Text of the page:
The morning safari begins on a cold note. My teeth stop chattering only when the mist clears an hour later and a large herd of chital appears from inside the foliage. In the pale morning sunlight, the white bark of the aforementioned ghost gum trees takes on an eerie quality. I am the only tourist in the jeep that morning, along with three of Pashangarh’s naturalists. They are gratified at my wide-eyed happiness at just being in the forest. And they are determined to show me a tiger.

The terrain inside Panna is flat and it’s easy to spot animal movement. T2 puts in an appearance early in the morning, her catwalk lasting for over ten minutes. There is none of the usual drama that precedes tiger spotting: frenzied alarm calls in the bushes with corresponding hushed whispers in the jeeps.

With T2’s arrival, there is excitement in the air; park officials are out in full force with their walkie-talkies and tracking devices. T1 has also been spotted in the area recently and we wait to see if she or any of the cubs will emerge. However, it soon becomes clear that the action is over for the day. And so we head off for breakfast.

Panna is one of the national parks with designated areas for visitors to hop off and stretch their legs. Narayana stops the jeep at one of these nooks, overlooking the reserve and the Ken snaking at a distance. The picnic hampers from the Pashangarh kitchen come out one by one, with fresh muffins, muesli, sandwiches and cookies. Fresh fruit and coffee. And the killer deal: warm parathas with two types of achar.

After a mandatory pitstop at Pandav waterfalls on our way, we head back to Pashangarh. I have barely got over my jungle breakfast when it is time for lunch. And lunch at Pashangarh is what they call a light meal, which means a few cold salads, followed by rice, dal makhani and a couple of vegetables. Oh, and some succulent paneer which Chef Kanhaiya grills at the table.

Perhaps because I have come without any expectations, Panna is full of happy surprises for me. For one, there is Dhundwa Seha, the stunning 200-metre gorge formed by the dozens of small canals flowing through the park. The only sounds here are that of a couple of waterfalls trickling down the muddy face of the gorge and the buzz of the vultures high above.

In the din about tigers, Panna’s forest officials have not neglected their native avian species. The latest vulture census has shown that seven types of residential and migratory vultures, including the endangered white-rumped and long-billed species, call Panna home. Their numbers now stand at an encouraging 1,300 and are increasing steadily every year.

Then there is the (almost) secret route through the Hinauta gate (most visitors use the Madla gate off the main road) which, as Narayana promises, is more secluded and spectacular. The undulating terrain on this path with its sharp ups and downs, the tiny river islands where red-wattled lapwings sun themselves in a lazy manner…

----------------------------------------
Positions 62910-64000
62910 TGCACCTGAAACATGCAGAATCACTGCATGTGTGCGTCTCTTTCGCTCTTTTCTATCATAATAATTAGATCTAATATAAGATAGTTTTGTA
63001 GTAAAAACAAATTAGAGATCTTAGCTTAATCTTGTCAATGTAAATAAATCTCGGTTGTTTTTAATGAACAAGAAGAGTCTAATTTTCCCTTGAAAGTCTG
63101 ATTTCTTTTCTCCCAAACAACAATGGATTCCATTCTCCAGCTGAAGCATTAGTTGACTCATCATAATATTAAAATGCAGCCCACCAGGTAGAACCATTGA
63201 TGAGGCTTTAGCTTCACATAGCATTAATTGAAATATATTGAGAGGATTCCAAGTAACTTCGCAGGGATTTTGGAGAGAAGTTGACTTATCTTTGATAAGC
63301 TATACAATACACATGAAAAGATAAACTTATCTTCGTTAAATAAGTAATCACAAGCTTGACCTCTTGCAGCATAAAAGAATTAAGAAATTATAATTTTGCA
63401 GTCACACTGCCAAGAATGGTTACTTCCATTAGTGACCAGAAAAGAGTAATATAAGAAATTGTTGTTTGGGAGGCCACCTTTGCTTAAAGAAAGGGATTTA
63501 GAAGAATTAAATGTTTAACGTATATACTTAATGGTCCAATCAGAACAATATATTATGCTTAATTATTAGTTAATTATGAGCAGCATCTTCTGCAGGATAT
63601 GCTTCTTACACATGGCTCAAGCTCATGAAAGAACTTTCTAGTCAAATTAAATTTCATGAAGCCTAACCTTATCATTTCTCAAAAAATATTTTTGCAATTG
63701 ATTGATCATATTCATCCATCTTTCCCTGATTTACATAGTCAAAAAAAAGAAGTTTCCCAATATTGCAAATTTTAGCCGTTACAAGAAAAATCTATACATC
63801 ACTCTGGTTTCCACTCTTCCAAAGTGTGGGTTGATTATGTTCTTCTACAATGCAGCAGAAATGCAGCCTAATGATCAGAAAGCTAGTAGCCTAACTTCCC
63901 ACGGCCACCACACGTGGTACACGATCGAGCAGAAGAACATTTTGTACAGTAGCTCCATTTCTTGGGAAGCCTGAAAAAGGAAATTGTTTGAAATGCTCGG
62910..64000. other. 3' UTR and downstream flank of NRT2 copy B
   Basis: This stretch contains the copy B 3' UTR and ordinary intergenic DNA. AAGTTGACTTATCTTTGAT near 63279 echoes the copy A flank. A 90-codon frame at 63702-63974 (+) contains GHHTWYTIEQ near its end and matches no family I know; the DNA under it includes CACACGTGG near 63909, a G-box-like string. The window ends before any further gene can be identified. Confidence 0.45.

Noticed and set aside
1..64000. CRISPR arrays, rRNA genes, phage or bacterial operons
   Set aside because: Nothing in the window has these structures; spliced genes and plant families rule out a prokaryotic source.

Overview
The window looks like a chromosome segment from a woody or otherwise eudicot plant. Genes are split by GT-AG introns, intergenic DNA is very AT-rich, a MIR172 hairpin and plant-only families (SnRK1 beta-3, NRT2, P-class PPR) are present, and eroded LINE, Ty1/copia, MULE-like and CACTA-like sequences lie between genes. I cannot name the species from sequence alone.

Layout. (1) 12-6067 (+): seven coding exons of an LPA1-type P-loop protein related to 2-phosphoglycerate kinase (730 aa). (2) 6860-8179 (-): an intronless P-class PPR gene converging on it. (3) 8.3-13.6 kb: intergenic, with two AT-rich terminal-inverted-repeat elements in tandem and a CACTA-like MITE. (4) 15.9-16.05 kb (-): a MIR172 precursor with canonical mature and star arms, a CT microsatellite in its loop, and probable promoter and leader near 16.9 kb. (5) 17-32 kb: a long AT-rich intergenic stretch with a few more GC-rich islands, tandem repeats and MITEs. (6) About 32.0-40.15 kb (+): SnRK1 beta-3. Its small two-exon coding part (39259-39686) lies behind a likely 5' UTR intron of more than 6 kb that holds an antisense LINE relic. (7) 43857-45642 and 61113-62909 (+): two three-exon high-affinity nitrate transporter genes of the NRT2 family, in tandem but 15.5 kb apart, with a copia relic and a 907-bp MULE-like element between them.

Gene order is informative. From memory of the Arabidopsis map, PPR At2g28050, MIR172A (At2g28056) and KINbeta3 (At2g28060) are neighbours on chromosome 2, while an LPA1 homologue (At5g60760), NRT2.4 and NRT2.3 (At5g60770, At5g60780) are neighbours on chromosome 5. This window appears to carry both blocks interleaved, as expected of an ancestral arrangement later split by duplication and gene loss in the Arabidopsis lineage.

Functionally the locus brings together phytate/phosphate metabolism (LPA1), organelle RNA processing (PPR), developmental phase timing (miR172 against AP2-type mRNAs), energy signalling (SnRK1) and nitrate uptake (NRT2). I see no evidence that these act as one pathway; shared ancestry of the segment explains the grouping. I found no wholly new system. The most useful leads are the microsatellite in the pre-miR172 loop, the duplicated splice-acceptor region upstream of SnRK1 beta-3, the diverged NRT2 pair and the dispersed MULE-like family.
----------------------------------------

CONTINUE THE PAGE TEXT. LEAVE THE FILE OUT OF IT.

And finally, the Ken — or Karnavati, corrupted by lazy British tongues — that plays hide and seek with me throughout the safari, like some of the more friendly fauna. There is also the boat safari on offer but I give it a miss, having no intense desire for up-close and personal encounters with the ghariyal.

Keen to treat Sunday morning with the respect it deserves, I skip the safari on my last day at Pashangarh and lounge over breakfast at my own private verandah. I look up from my book at a sudden sound to see a deer scrambling into the dense shrubbery. Pankaj, the private butler for this cottage, is smiling when he comes by with more coffee. Fresh leopard pugmarks have been found just outside the parking area. At Taj Pashangarh, it’s all in a day’s work.

The information

Getting there
Your best bet is to fly into Khajuraho (about Rs 4,500 one way) from Delhi and take a taxi to Panna (half hour, 25 km; Rs 2,700- 3,000). Or take the convenient overnight Sampark Kranti Express to Khajuraho.

Where to stay
Taj Pashangarh
(from Rs 43,600 per person per night, including all meals, two jungle safaris and taxes; tajsafaris.com) is luxury set in 190 acres of wilderness. The Ken River Lodge (kenriverlodge.com) overlooks the river and offers a choice of six huts (from Rs 18,000, all inclusive tariff for two) and six cottages (from Rs 16,000, the same).

The Sarai (from Rs 16,200 per night for double occupancy, including all meals and taxes; saraiattoria.com) is an environment-friendly project close to the Madla entrance of the reserve, with eight independent cottages spread over nine acres.

What to see & do
Take along a good pair of binoculars, since Pashangarh’s naturalists take great pride in pointing out Panna’s ‘ten star birds’ — it also comes handy when the big cats choose to stay hidden in the shrubbery. Boat safaris and occasional elephant-back safaris are available inside the national park, so check with your guide about timings.

The usual suspects on the sight­seeing circuit at Panna include the UNESCO world heritage site of Khajuraho, and the Raneh and Pandav waterfalls.